Quick Links Menu.
USS Atascosa (AO-66) on 14 March 1943
Click on this photograph for links to larger images of this class.
Class: ATASCOSA (AO-66)
Design Tanker, 1942
Displacement (tons): 6,043 light, 24,660 lim.
Dimensions (feet): 547.25' oa, 521.0' wl x 70.0' e x 31.0 lim.
Original Armament: 1-5"/51 4-3"/50 12-20mm (1942)
Later armament: 1-5"/38 4-3"/50 12-20mm (1942); 1-5"/38 4-3"/50 2-40mmT 12-20mm (1943, see class notes)
Complement 223 (1944)
Speed (kts.): 15.5
Propulsion (HP): 8,200
Machinery: 1 screw, Westinghouse turbine
||12 Oct 42
||Sun SB & DD
||30 Apr 42
||7 Sep 42
||9 Nov 42
||21 Jan 46
||7 Feb 46
||1 Jul 46
||3 Oct 47
FY 1943. In 1940 and 1941 the Sun Shipbuilding and Dry Dock Co. built a series of seven large (521 feet on the waterline) single-screw tankers propelled by 7,500 hp diesel engines that produced rated speeds between 15.0 and 15.2 knots. Sun followed these with a class of six ships with the same hull dimensions but with steam turbine machinery of 9,020 hp and a rated speed of 15.5 knots. The Standard Oil Co. of New Jersey, which had purchased five of the motor ships, bought the first four of the steam vessels. Of these the first three, ESSO ROCHESTER, ESSO BUFFALO, and ESSO RICHMOND (II) served with the company. The Navy took over the fourth, ESSO COLUMBIA, upon her completion. This class was followed by the somewhat smaller and faster ships of the ESSO ALBANY (II) class, of which the Navy took over the first two as AO 34-35 (q.v.)
By mid-1942 the Navy faced a situation in which the rapid increase in the number of Naval ships being placed in service and contemplated, the vast expanse of operating areas, the wide dispersal of fleet units, and the urgent need for ample fuel supply had outpaced the building and acquisition of tankers for the Navy. In addition the directive creating the Army-Navy Petroleum Board made the Navy responsible for procuring and operating such tankers as are required solely for the movement of cargoes of Army and/or Navy petroleum supplies. The only readily available sources of supply for additional tankers for the Navy were those now building by the MC and a limited number being built for private account. On 30 Jun 42 VCNO recommended that commencing August 1942 the Navy acquire every month for a period of one year two new tankers of the T2-SE-A1 type. CominCh approved this recommendation on 12 Jul 42 but suggested incorporating tankers having a greater speed if possible. On 14 Jul 42 VCNO referred the matter to the Auxiliary Vessels Board with a list of all the tankers scheduled for delivery to the MC during the following year, including 40 T2-SE-A1 ships at Sun and seven of the faster T3-S-A1 vessels building at Bethlehem Sparrows Point. He recommended acquiring all seven of the T3's and making up the balance of 17 ships from the 40 T2's at Sun. On 7 Aug 42 the Auxiliary Vessels Board strongly recommended this course of action, with the exception that it included seven vessels building on private account in its list of 24 hulls to be acquired.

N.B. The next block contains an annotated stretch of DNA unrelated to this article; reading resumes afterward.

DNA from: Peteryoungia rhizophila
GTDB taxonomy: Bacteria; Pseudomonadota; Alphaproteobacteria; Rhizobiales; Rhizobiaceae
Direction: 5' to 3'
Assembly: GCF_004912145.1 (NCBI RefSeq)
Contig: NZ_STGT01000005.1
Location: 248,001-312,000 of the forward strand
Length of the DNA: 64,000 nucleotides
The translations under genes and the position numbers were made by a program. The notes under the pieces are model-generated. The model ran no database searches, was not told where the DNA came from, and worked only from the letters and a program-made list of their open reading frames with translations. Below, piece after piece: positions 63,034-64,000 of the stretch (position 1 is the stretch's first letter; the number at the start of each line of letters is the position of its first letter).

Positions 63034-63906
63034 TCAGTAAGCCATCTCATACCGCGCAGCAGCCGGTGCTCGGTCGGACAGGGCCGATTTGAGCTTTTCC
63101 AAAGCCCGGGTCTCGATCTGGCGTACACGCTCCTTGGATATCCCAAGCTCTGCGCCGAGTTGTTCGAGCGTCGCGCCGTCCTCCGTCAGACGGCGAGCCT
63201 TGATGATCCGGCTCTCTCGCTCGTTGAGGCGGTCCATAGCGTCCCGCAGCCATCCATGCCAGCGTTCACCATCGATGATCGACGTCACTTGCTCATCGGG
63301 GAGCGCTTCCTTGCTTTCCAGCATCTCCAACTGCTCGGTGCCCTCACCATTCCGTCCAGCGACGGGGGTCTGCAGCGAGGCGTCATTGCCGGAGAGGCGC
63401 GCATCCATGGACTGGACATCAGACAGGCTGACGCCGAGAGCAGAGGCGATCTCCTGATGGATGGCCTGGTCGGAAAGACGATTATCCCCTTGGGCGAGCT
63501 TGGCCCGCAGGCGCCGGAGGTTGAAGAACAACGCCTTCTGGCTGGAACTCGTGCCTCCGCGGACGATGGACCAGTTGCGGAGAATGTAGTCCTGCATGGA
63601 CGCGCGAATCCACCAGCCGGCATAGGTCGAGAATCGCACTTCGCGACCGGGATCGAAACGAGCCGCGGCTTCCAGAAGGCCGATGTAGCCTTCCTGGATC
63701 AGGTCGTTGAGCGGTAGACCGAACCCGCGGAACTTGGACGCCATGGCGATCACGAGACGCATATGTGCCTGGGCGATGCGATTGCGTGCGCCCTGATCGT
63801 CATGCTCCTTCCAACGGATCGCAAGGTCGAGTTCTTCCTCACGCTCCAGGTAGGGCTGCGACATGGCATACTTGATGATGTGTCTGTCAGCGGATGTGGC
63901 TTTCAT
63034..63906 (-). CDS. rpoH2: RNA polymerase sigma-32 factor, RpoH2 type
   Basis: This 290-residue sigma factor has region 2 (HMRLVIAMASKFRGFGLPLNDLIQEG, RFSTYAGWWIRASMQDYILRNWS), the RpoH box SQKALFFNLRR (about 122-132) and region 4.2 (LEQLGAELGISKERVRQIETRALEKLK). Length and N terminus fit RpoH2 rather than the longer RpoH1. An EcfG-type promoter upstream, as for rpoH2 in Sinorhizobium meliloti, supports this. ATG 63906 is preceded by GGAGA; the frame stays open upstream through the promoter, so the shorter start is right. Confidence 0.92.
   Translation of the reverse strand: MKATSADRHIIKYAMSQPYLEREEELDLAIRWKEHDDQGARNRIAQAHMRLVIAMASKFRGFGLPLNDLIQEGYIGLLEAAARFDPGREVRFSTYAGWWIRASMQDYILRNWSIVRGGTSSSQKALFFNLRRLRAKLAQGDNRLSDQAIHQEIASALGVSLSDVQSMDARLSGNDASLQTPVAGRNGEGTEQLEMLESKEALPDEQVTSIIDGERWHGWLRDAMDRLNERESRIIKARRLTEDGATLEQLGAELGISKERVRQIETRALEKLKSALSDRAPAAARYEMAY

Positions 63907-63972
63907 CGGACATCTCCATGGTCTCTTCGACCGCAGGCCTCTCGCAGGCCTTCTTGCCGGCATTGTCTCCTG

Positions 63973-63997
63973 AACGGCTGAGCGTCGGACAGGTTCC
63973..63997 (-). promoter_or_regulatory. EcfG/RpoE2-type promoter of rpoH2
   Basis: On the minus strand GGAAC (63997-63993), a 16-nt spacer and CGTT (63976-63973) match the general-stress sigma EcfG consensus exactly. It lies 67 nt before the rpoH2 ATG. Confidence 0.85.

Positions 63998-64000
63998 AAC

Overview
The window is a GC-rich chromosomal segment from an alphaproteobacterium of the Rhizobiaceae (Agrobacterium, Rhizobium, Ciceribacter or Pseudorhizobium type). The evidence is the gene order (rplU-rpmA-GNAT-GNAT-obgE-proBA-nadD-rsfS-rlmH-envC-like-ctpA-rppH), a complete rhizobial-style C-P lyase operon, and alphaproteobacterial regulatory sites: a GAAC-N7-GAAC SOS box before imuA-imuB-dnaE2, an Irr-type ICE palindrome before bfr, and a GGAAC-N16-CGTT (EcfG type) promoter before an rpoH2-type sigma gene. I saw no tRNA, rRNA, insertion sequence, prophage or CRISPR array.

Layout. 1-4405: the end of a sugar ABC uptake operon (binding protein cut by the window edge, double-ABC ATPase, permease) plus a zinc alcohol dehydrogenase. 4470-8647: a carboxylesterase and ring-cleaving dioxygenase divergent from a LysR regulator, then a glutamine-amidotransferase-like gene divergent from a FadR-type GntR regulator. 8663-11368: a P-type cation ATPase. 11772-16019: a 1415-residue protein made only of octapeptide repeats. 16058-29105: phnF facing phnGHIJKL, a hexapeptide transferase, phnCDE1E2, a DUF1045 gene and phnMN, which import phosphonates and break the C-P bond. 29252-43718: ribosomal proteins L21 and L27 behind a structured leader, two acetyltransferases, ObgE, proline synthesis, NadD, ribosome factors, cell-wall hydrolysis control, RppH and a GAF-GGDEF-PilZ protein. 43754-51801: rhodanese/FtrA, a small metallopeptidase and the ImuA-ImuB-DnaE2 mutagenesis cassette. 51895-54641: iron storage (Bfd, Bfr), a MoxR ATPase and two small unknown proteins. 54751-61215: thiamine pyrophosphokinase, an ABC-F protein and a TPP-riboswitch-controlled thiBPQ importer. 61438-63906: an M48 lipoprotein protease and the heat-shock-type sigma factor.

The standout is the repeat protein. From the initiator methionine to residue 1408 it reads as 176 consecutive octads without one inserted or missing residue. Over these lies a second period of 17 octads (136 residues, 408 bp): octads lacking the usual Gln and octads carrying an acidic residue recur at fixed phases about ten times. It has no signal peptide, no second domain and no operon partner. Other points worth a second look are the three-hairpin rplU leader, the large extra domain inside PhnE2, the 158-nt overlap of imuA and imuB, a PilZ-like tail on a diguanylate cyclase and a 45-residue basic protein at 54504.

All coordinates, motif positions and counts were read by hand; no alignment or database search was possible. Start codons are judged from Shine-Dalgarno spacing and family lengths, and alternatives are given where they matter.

On 26 Aug 42 the MC agreed to a delivery schedule for the first 12 hulls that included a single private ship from Sun (AO-66). The Navy asked the MC to deliver all 12 ships to conversion yards in the Baltimore area designated by the Navy. The conversion work, consisting primarily of the installation of fueling-at-sea gear, installation of armament, and an increase in personnel accommodations for Navy crews, was expected to take about 3 weeks.
Note on armaments: The 5"/51 armament was listed on 30 Nov 42 and the 5"/38 one on 21 Dec 42; the 5"/51 gun was thus not on the ship for long if at all.
||Ex merc. ESSO COLUMBIA. Converted by Bethlehem Steel Co., Key Highway, Baltimore (completed 18 Nov 42). Merc. ESSO COLUMBIA (MC) 1946, ESSO SYRACUSE 1947. Scrapped at Genoa 1960. 329-foot forward part grafted to 274-foot after part of S.S. ESSO BUFFALO which became bulk carrier S.S. SPITFIRE and was scrapped 1973.
Compiled: 04 Aug 2010
© Stephen S. Roberts, 2002-2010